The Profound Estimable
|19th Prime Minister of Great Morstaybishlia|
12 March 1985 – 2 April 1991
|Preceded by||Donald Kreitser|
|Succeeded by||Rupert Sinkasa|
|Leader of the Democratic Party|
23 February 1982 – 11 May 1997
|Preceded by||Neville Thorne|
|Succeeded by||Martha Equilstein|
|Member of Parliament|
for North Montinay and Salternay
8 February 1957 – 2 March 1998
|Preceded by||Costa Von Guarat|
|Succeeded by||Jeremy Kunthe|
Robert Sinter Krasmann Delari
7 September 1914
Fort Jubrayn, Staynes, Great Morstaybishlia
|Died||21 February 2003 (aged 88)|
Fort Ejard, Staynes
|Political party||Democratic Party|
|Spouse||Sara Cox (m. 1943-1999)|
|Alma mater||Montinay University|
Robert Sinter Krasmann Dolari (7 September 1914 - 21 February 2003) was a former Staynish politician and former Democratic Prime Minister of Great Morstaybishlia from 1985 to 1991. He served as MP for North Montinay and Salternay for his entire political career from 1957 until his retirement in 1998 and is the last Democratic Prime Minister to hold office.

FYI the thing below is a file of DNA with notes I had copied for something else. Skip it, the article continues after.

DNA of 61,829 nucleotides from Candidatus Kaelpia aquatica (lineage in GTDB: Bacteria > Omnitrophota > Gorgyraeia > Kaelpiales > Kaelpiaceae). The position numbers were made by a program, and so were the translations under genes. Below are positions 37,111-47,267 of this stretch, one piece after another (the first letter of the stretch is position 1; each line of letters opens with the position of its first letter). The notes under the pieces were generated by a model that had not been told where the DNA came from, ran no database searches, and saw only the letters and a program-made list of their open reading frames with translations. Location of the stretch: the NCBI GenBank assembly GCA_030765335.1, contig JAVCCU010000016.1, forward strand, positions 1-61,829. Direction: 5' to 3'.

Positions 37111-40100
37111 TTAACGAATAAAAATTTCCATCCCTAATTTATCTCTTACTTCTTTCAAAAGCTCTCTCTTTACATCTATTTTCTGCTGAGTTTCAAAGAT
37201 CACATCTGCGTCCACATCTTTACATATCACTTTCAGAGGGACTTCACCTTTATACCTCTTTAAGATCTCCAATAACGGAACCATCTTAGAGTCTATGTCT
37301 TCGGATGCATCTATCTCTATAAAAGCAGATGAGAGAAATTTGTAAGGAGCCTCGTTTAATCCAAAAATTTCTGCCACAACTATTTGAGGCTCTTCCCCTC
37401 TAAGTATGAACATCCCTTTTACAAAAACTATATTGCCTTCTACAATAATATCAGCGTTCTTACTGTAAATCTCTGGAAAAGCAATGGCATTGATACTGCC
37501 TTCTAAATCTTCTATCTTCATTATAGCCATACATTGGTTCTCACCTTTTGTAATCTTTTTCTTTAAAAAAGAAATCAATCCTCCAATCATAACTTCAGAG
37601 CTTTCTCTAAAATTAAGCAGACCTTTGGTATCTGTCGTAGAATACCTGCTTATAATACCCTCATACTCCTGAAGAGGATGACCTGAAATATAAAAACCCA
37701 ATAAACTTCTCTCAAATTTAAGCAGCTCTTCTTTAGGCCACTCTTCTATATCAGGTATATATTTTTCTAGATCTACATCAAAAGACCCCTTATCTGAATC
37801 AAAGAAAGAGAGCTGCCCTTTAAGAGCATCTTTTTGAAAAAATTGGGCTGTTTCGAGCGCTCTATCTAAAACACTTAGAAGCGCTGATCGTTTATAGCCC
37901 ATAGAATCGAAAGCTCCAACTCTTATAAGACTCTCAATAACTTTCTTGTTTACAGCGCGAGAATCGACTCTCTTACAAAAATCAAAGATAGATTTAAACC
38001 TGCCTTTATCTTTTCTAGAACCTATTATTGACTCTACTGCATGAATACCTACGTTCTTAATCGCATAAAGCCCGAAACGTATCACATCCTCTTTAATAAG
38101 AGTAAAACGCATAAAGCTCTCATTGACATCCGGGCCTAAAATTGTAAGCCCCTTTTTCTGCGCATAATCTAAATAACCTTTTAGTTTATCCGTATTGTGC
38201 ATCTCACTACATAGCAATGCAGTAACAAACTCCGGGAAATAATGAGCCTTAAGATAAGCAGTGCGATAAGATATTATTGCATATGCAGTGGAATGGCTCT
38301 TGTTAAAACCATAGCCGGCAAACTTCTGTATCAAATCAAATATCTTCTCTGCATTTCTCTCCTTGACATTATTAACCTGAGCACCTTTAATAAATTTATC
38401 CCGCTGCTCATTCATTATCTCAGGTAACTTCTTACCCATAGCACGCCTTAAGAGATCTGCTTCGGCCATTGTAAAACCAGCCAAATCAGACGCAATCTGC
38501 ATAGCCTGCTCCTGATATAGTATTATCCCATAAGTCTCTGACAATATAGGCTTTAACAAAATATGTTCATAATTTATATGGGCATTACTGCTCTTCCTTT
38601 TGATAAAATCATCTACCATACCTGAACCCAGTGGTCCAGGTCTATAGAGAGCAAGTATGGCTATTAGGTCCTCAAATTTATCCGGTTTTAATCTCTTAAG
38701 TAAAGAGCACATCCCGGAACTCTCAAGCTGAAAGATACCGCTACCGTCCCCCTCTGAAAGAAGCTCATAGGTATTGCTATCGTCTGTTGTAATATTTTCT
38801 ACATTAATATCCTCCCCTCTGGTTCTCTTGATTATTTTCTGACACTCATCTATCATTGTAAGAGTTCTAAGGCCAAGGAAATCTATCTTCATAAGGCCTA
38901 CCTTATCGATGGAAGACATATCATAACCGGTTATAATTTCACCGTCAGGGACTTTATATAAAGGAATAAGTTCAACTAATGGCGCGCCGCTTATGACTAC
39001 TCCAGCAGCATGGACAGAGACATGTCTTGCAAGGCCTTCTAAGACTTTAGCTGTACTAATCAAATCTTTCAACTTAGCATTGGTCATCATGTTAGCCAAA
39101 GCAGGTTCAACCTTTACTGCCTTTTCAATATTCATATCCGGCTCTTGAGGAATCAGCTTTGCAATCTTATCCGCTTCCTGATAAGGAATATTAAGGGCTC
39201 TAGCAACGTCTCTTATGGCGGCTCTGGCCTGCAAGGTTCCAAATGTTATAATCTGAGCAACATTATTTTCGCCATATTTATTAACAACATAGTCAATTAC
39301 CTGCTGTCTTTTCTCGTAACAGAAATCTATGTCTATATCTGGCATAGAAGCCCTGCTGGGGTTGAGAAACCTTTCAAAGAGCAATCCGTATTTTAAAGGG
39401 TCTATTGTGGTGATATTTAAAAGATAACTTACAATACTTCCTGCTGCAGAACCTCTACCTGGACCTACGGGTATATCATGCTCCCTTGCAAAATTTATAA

In 1989 he passed the Civil Partnership Act 1989 which allowed same sex couples to enter a civil partnership. He reformed some of the social welfare policies introduced in the 1930s and 1940s.
Delari sided with the Republican Forces of Meremaa and defiantly withdrew Morstaybishlian endorsement of the Meremain Government in the beginning of 1990 following a military shooting on a labour strike. He announced Morstaybishlia would support the Republican Forces to promote democracy in the region and Morstaybishlia entered the Meremaa Civil War in May 1990. His ministry gained large scrutiny for its public support of the Republican Forces after they began burning down Ulvriktru temples and killing religious adherents.
During the war, Delari sent in and lost his first Celidizia-class aircraft carrier MBS Augustine, the results of which saw parliament motion a vote of no confidence. Delari refused to resign and said he would win the 1991 Great Morstaybishlia General Election but ultimately lost. His legacy tarred the public opinion of the Democratic Party in the 1990s and 2000s to such an extent that it nearly dissolved.